Foreign Office launches £350m project to connect embassies in 170 countries

Written by Sam Trendall on 15 December 2017 in News
News

FCO teams up with DFID and British Council to tender for four-year framework to provide networking to 550 sites in the UK and throughout the world

 

The Foreign and Commonwealth Office is leading a tender process worth up to £350m to provide connectivity to embassies and consulates in 170 countries across the globe. 

The FCO – working alongside the Department for International Development and the British Council – has issued a contract notice looking for one or more commercial suppliers to provide “global, resilient, flexible, and scalable enterprise-wide voice and data connectivity services”. These services are required to connect ministerial headquarters and other sites across the UK, as well as embassy and consulate facilities around the world. 

The three government agencies are seeking to connect a total of about 550 sites in 170 nations. Work is currently scheduled to begin on 1 September 2018, with the award of a framework contract worth between £75m and £350m, the FCO estimated.

The Foreign Office and its allies are looking for companies that can provide a wide range of core networking and connectivity services, including managed wide area network and campus local area network options. The tender also specifies various add-on services that may be required via call-off contracts, including firewalls, remote-access servers, load-balancing, and WAN acceleration.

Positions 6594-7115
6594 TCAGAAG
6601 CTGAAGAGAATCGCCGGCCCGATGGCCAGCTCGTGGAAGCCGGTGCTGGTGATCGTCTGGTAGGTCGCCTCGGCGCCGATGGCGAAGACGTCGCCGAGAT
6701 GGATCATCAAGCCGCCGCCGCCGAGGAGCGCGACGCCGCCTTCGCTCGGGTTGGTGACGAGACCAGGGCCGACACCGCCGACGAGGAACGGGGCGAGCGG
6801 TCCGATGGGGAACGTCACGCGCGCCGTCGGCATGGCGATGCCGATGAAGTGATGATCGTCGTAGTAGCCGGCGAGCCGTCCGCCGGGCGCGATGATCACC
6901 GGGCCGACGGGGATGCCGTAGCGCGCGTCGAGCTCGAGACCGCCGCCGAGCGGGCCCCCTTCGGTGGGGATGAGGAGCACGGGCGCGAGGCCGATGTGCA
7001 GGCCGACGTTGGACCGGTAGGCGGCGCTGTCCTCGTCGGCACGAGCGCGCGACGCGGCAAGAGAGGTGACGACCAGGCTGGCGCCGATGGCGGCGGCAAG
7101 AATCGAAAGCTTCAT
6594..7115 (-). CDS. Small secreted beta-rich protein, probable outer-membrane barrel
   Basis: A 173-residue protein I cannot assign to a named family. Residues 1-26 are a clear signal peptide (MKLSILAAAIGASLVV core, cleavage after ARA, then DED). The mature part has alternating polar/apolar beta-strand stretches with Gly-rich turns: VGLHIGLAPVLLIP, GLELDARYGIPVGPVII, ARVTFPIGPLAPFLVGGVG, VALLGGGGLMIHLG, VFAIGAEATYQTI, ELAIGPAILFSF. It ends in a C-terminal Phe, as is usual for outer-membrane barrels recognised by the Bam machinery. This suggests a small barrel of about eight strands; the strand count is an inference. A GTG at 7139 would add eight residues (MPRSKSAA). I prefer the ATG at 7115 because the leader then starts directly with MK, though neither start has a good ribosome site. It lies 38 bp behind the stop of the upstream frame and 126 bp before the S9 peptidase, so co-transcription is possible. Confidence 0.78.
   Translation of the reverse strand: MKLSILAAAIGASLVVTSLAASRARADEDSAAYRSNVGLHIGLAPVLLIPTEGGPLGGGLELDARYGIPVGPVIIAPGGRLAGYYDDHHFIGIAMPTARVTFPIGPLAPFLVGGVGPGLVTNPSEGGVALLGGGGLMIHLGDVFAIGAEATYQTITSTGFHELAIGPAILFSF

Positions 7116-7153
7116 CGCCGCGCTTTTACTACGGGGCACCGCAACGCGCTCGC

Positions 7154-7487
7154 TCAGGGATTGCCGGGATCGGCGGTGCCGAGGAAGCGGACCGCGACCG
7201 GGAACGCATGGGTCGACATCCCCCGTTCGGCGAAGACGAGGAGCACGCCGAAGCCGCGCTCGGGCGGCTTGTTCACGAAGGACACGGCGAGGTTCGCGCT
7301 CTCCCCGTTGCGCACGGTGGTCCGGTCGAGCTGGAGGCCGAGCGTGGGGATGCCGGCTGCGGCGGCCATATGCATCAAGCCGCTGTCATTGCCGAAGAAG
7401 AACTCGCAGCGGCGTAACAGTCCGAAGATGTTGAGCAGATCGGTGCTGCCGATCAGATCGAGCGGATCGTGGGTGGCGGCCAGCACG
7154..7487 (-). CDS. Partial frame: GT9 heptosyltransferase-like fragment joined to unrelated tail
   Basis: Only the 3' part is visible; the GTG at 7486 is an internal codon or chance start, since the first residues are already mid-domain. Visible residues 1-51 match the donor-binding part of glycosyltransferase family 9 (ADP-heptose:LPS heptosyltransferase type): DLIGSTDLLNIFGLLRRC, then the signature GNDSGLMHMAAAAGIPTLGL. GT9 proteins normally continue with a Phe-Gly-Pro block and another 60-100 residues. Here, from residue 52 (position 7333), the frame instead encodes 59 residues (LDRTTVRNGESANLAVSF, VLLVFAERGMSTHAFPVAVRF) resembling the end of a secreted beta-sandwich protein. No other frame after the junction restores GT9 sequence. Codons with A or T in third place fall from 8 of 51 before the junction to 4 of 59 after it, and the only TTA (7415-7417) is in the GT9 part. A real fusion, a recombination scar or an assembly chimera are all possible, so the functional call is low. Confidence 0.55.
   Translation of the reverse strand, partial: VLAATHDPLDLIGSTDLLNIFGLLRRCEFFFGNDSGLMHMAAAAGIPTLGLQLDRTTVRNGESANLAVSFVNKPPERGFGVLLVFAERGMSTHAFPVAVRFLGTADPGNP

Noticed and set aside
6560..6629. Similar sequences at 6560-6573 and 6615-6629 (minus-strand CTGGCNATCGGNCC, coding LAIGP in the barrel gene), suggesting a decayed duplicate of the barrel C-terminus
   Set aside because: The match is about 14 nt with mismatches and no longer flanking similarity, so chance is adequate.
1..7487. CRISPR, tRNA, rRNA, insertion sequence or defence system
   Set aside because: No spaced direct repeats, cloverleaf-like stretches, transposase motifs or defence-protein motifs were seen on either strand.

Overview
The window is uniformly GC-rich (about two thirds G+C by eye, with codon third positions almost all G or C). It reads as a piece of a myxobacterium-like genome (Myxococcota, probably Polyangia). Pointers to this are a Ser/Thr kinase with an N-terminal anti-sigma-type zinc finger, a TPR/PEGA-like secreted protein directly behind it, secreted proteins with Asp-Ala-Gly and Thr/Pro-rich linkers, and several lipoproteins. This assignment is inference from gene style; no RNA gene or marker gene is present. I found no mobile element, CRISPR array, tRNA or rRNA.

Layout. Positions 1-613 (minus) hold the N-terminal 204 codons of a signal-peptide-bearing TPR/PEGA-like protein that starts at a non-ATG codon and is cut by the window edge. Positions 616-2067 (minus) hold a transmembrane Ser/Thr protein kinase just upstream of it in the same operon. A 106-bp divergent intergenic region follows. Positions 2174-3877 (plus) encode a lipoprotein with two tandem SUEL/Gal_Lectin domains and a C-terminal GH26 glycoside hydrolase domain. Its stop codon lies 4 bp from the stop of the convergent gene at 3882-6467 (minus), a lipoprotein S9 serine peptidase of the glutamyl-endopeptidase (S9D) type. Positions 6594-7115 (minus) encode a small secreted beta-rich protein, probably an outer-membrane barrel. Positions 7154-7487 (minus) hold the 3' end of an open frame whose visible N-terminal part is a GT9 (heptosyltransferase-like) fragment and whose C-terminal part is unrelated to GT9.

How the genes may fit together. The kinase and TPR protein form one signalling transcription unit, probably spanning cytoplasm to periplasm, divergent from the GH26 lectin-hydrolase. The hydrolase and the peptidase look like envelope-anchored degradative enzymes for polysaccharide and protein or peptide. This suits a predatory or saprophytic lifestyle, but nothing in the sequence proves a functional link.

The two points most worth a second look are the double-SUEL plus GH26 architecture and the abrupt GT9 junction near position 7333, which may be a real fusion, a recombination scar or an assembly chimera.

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Other public bodies may be invited to procure services through the framework, the FCO said, and the chosen company, or companies will be required to work with outgoing suppliers, and incumbent providers of related services.

“The scope of the services will include transition from the incumbent supplier, provision of the connectivity services, and exit-management services to support transition to a replacement service provider on expiry of the call off contracts,” the FCO added. 

“The connectivity-service supplier will be required to work with the provider of the voice and video service, that will be provided separately to some or all of the procuring bodies, to ensure that the end-to-end service meets the requirements of the end users. The connectivity-service supplier will also be expected to provide a range of lifecycle and common services as an integral part of the contracted solutions.”

 

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Sam Trendall is editor of PublicTechnology

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